I could feel the hot tears spilling down my face as I sat in the passenger seat beside my mother in the parking lot of my ballet school. I don’t remember if I was having a bad day, or if I was just a hormonal, confused teenager (I couldn’t have been more than 13 years old), but my mother, who has always been my best friend, could feel my agony. Torn over how to eliminate the anguish from her daughter’s life, she sympathetically asked, “Do you want to go to Loehmann’s?” That Wednesday evening I traded in my pointe shoes for platform shoes and slowly felt those teen spirits rise.
Loehmann’s has been part of my life, my entire life. In the early ’90s, I recall my mother being shocked when she heard the store might be closing, “it’s the end of an era,” she said. As a young child more interested in stuffed animals than clothes, I thought she was overreacting, I mean, it’s just a store, right?
By the time I was 12, in 1997, I realized I was wrong. Loehmann’s was much more than just a store. For my family, it was a familial stomping ground, a sacred temple, and most of all, a memory box.
I have vivid memories of my grandfather, who was lovingly called Pa, patiently waiting at the storefront in a less than comfy chair. He’d sit as his wife, his daughters and his granddaughters (aka the Garland Girls) got high from the smell of designer clothes at bargain prices. An impeccable dresser himself, Pa would eat breakfast in a Missoni sweater, watch TV in a pair of slacks, and had a wooden horn for every shoe in his closet. Though he’d throw a snide remark out here or there, I think it made him happy to watch his sometimes sloppy brood make successful purchases. On a good day, he’d even pay the bill!
When I first started going to Loehmann’s I was a pre-teen. They had so many styles I loved and pieces I cherished. Upon arriving home I would throw a fashion show for my father showing off my brand new wardrobe. As I grew older, I learned to appreciate the “Back Room,” where “the good stuff” was. Designers like Moschino, Valentino, Catherine Malandrino, Roberto Cavalli, Jean Paul Gaultier, and more could be found on the racks of the Back Room. One note worthy purchase: a cobalt blue Moschino coat (Retail Price: $800; Purchase Price: < $200).
As mentioned earlier, Loehmann’s served as a type of tribal retreat for the Garland Girls. I saw my family after my first semester at Syracuse University at our beloved store. As my aunt approached she yelled, “Hey College Girl!” I remember my cousin and I speeding through the racks, a labor of love, occasionally stopping to point out an absolutely ridiculous frock. Sometimes I would take an embarrassing piece of clothing into the dressing room just to see the disparaging expression on my grandmother’s face. Like Pa was, she too, is a faultless dresser. Last year while trying clothes on, my grandmother, who we call Loni, tried out a cardigan that just wasn’t for her. That cardigan now sits in my closet, that is, of course, when I’m not wearing it.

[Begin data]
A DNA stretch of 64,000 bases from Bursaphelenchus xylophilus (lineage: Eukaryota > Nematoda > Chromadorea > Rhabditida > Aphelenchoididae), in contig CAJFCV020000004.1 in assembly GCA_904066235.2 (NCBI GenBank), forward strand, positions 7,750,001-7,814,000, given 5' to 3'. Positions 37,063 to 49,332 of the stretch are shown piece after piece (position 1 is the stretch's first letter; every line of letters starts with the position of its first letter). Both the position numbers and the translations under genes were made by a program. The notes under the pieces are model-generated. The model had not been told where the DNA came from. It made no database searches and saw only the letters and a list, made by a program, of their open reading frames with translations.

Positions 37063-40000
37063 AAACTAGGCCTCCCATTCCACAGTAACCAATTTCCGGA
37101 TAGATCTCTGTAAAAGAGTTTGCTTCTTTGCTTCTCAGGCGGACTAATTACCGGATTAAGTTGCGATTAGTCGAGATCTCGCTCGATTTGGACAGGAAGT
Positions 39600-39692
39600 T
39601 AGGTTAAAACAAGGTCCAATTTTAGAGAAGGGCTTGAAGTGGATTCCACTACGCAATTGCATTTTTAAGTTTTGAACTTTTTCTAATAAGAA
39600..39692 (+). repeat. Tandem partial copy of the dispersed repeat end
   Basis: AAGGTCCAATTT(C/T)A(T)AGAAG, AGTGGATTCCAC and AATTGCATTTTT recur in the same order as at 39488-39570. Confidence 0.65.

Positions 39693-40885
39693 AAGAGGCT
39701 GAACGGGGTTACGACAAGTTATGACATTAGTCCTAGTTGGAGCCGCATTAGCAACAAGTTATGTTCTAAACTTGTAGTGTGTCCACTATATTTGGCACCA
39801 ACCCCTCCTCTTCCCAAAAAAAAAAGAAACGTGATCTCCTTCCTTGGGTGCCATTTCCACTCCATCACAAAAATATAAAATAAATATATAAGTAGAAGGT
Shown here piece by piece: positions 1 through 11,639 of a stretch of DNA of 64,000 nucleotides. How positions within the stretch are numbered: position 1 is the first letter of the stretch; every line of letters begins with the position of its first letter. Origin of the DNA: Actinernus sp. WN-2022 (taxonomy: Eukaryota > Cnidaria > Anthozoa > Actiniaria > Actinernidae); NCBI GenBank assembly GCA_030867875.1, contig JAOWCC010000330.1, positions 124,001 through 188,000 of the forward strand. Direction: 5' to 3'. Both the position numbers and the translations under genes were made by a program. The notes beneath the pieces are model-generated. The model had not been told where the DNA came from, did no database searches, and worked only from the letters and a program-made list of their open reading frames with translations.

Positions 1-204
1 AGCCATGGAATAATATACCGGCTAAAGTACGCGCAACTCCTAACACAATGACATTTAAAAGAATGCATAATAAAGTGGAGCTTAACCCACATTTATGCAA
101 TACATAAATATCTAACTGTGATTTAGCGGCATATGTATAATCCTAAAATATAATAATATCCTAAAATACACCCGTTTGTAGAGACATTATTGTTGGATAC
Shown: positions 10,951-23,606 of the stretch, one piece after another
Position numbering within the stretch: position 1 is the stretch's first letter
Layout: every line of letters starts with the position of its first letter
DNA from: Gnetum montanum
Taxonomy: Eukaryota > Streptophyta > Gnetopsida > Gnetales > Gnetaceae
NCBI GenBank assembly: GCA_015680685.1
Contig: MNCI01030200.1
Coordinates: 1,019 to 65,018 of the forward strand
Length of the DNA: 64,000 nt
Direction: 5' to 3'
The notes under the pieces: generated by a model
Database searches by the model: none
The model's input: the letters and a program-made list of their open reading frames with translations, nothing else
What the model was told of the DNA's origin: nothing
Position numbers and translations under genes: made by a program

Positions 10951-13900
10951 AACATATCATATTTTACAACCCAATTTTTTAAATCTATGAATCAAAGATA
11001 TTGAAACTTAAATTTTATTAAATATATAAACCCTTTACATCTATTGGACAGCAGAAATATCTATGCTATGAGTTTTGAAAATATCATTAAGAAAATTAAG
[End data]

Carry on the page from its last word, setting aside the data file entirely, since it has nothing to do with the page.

Trading clothes in the dressing room was a tradition in and of itself. If an item didn’t fit, it would simply gets passed down the line until one of two things happened. It was either snatched up by someone else in the family or dressing room, or it was scrapped and sent to the reject rack that stood center stage. The large and completely open Loehmann’s dressing room seemed to be the only acceptable place to tell a complete stranger that a pair of jeans made them look fat. A room consisting of four mirrored walls is a woman’s greatest enemy, but instead of ripping your head off, said stranger would take one last look at herself in those horrid jeans, and then agree with you. Although newcomers were not always used to the lack of privacy, it was something that never gave me pause. Of course, I do understand why some felt reluctant. I mean, I’ve seen more bare breasts in a Loehmann’s dressing room than I have on a nude beach in Saint Maarten.
After a lifetime of memories, I can’t believe my cherished store is closing. While walking through the Back Room on the Upper West Side earlier this week, my mother and I shook our heads in disbelief, as our hearts sank to our stomachs. The entire store was on sale, and instead of being excited, we were sad.
The night before my cousin, Kristina’s, Bat Mitzvah, I bought a pair of Tahari slingbacks for $14.99 at the store in Bethesda. When my cousin, Nicole’s, twins were born, I bought two sets of ridiculously adorable socks at the store in Chelsea. The week of my bridal shower I bought a Chloe dress for the affair, and for my rehearsal dinner I claimed a pair of Charles Jourdan heels. I have 28 years of memories that can no longer be triggered by walking into a Loehmann’s store. A piece of my childhood, my teenage years, and my adult life thus far has come to an end. And as we know all too well, it is never easy to say goodbye.
My mom was right all those years ago… It really is the end of an era.